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Sunday, June 15, 2003

US Consumer Prices Declined in May

Bad news on the rise from Bloomberg. Weak economy, rising productivity, falling prices. Guess what that means?

Prices Americans paid for goods and services in May fell for a second month, the first back-to-back declines since 2001, as companies resorted to discounts to drum up demand, economists forecast that a Labor Department report will show Tuesday. The consumer price index may have dropped 0.1 percent last month after April's 0.3 percent decrease, based on the median of 53 estimates in a Bloomberg News survey of economists. Lower costs for energy may have pushed down the measure. Excluding energy and food, core consumer prices may have risen 0.1 percent after no change, the survey found. Federal Reserve policy makers have said too much slowing in inflation would be "unwelcome'' because it could lead to deflation, or a broad decline in prices. Such a development, which hasn't happened yet in the U.S., may stifle profits and business spending.

There are few signs to "suggest that the economy in the U.S. is going to bounce back anytime soon," said John G. Rice, chief executive officer of General Electric Co.'s power systems unit, in an interview. This month's Bloomberg survey of 57 economists found that gross domestic product may expand 2 percent in the second quarter before accelerating through the end of the year. The economy, which grew at a 1.9 percent pace from January through March, may grow at a 3.5 percent rate in the fourth quarter, according to the median forecast. Manufacturing stagnated in May, a Fed report may show Tuesday. Industrial production last month may have been unchanged after a 0.5 percent decrease, according to economists in the Bloomberg survey. Output at the nation's factories, mines and utilities last increased in January, when it rose 0.7 percent.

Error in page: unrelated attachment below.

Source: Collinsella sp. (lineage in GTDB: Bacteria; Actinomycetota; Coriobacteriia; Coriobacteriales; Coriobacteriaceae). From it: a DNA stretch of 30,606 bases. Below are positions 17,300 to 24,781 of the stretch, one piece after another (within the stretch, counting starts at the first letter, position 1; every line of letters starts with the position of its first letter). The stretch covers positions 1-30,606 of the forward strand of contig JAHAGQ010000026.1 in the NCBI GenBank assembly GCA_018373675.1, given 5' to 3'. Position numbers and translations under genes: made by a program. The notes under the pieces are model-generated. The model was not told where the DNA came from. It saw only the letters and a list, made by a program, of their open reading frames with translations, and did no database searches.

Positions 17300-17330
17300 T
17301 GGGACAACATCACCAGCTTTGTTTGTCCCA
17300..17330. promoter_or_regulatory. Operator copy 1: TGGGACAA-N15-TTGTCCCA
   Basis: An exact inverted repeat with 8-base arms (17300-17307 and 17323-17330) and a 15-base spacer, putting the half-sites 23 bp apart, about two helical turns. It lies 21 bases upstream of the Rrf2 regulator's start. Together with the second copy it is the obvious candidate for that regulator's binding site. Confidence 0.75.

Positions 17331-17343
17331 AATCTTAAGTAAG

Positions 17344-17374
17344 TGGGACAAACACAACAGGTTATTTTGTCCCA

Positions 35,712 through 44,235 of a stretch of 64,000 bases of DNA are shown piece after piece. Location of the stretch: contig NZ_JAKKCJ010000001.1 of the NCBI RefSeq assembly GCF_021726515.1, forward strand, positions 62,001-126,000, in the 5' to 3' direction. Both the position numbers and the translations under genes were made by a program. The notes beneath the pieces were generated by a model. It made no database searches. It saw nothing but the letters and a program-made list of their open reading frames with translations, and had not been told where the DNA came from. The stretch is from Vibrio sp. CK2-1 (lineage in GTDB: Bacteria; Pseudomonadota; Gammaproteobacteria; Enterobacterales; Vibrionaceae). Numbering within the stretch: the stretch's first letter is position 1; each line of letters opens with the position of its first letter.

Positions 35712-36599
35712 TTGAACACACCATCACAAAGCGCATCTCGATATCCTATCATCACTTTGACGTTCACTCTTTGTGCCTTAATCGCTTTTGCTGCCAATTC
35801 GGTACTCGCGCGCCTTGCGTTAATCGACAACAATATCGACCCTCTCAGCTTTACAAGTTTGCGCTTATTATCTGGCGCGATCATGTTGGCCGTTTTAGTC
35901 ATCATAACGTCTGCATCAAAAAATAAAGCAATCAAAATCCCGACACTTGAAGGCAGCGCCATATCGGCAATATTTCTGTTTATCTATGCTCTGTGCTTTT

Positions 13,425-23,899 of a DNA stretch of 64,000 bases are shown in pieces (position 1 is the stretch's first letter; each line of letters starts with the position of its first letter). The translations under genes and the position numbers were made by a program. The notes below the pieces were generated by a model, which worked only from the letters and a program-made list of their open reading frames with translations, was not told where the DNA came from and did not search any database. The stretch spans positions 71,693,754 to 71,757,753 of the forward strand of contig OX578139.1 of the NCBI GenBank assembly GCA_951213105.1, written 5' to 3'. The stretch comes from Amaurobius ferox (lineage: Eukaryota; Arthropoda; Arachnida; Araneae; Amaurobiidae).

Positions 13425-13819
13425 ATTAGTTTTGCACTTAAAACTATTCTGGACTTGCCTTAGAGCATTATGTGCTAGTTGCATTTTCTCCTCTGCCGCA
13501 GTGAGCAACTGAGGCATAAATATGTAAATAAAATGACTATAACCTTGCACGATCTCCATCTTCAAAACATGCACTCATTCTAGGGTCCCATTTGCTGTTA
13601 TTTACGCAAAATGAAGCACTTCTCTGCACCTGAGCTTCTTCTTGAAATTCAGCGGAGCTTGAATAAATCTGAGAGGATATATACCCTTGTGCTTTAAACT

Factory capacity use last month may have held at 74.4 percent, the lowest since June 1983. During the record 10-year expansion from 1991 to 2000, capacity use averaged 82.2 percent. Robert Shearer, chief financial officer of VF Corp., the maker of Vanity Fair bras and Lee and Wrangler jeans, said Friday that second-quarter profit will fall more than expected because retailers are reducing orders for the company's goods. "We can't say we're seeing a pick-up in retail; we've not seen that improvement,'' Shearer said on a conference call with investors and analysts.
Source: Bloomberg

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